The Natural Wine Movement has always possessed an air of the déviant. Particularly in places like France where tradition is deep (not to mention meticulously regulated). These makers, who first eschewed the techniques of greater intervention in favor of a more back-to-the-land approach, were often, and often still are not, celebrated by a big fraction of the powers that be. It’s not an easy business. Despite even, the recent appearance of a sudden and swift desirability. Cool, unfortunately, does not always translate to big money. Not to mention the fact that it’s a career fundamentally subjected to the whims of nature. It is also, I believe, worth noting that the sudden obsession with “nattiness” that has emerged in North American culture is very different than the European equivalent that precedes it.

We are of a of culture deeply entrenched in our own ambivalence. Progress vs. Tradition. Our timeless identity crisis. Of course, it all pans out to the same thing, and when a harried New Yorker sips a glass of wine tonight, whether it be with additions of sulphur or not, they will be participating in a concept regardless. The idea of natural wine, in all its elevated romance (we humans love to feel natural!), merely underlines this internal conflict. What defines “progress” and “tradition” is too subjective to pin down. However this oscillation, in all its forms, is essential to our self-narrative.

In Psychology there is a term “Mortality Salience”, basically one’s self-awareness of their own eventual death. I believe that trends, in all their iterations, are a coping mechanism for that. We try to save ourselves with technological and medical advancements, things that will make you live longer and better and more conveniently. Then we get scared that we’ve overdone it, and go forage some ramps upstate while drinking a glass of low-intervention beaujolais.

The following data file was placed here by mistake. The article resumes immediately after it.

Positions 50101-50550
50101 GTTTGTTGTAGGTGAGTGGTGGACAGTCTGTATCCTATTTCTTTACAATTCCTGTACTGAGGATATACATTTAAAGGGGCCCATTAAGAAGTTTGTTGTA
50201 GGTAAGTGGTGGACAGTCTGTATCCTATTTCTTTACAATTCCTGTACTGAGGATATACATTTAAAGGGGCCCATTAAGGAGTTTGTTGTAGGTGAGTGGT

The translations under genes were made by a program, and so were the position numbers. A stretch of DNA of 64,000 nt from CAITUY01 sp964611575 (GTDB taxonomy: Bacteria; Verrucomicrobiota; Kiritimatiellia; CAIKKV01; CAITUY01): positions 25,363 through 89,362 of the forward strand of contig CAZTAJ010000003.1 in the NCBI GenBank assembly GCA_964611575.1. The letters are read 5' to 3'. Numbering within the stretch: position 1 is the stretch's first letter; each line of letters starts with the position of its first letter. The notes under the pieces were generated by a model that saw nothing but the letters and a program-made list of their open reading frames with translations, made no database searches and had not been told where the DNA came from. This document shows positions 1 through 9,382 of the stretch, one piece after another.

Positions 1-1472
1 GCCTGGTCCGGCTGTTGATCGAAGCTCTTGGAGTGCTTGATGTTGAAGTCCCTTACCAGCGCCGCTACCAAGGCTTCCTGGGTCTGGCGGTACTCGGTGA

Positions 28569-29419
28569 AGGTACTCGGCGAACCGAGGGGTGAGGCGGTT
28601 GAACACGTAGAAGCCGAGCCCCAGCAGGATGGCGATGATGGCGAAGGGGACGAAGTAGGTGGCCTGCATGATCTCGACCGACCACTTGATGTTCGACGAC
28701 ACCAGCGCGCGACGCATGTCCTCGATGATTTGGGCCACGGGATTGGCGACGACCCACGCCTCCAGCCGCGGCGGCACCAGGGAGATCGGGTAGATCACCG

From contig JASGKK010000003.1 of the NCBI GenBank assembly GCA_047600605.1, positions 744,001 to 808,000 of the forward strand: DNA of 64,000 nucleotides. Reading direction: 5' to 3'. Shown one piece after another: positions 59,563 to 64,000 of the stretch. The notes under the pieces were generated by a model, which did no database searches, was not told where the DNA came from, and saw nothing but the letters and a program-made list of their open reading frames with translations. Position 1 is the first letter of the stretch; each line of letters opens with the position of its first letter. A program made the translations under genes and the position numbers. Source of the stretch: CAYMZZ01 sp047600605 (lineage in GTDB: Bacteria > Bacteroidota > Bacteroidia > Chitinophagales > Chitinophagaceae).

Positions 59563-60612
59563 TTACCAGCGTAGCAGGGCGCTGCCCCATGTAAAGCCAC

The former-investment banker who devotedly watched “Fuck, That’s Delicious” and now plans to open a wine bar annoys the shit out of me too. But, I’m starting to forgive him. I’m starting to forgive him because while I think some impulses are carried out with more grace and intelligence than others, they still all come from very similar places. Huffing and puffing about the hip-masses absorbing whatever thing you loved first, will get you nowhere.

As a young person interested in wine, as young people interested in “natural” wine I think the best we can do is attempt to honor the fact that it is simply not just ours. To listen more closely to the many people whose work far outlives our first taste of skin-contact muscat. To accept the trend (and our complicit-ness in it), and rather than try and set ourselves apart, rolling our eyes at the pretensions of our peers—do a bit better by participating more humbly and continuing to learn.